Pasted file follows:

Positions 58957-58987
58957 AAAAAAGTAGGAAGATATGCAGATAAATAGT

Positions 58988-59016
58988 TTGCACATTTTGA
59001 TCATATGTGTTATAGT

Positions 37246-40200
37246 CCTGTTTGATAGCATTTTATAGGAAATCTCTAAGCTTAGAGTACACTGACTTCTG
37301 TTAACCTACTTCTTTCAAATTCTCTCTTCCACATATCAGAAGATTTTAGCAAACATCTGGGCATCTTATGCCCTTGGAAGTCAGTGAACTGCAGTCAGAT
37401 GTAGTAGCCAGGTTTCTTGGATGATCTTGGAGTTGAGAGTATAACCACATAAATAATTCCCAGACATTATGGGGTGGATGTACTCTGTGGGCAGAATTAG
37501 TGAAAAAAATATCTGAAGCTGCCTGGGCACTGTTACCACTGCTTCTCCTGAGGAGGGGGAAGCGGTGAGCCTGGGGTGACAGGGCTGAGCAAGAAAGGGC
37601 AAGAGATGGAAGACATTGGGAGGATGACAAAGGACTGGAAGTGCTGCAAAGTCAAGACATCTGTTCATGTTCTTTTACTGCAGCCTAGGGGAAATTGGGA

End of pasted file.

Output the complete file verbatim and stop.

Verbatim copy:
Positions 58957-58987
58957 AAAAAAGTAGGAAGATATGCAGATAAATAGT

Positions 58988-59016
58988 TTGCACATTTTGA
59001 TCATATGTGTTATAGT

Positions 37246-40200
37246 CCTGTTTGATAGCATTTTATAGGAAATCTCTAAGCTTAGAGTACACTGACTTCTG
37301 TTAACCTACTTCTTTCAAATTCTCTCTTCCACATATCAGAAGATTTTAGCAAACATCTGGGCATCTTATGCCCTTGGAAGTCAGTGAACTGCAGTCAGAT
37401 GTAGTAGCCAGGTTTCTTGGATGATCTTGGAGTTGAGAGTATAACCACATAAATAATTCCCAGACATTATGGGGTGGATGTACTCTGTGGGCAGAATTAG
37501 TGAAAAAAATATCTGAAGCTGCCTGGGCACTGTTACCACTGCTTCTCCTGAGGAGGGGGAAGCGGTGAGCCTGGGGTGACAGGGCTGAGCAAGAAAGGGC
37601 AAGAGATGGAAGACATTGGGAGGATGACAAAGGACTGGAAGTGCTGCAAAGTCAAGACATCTGTTCATGTTCTTTTACTGCAGCCTAGGGGAAATTGGGA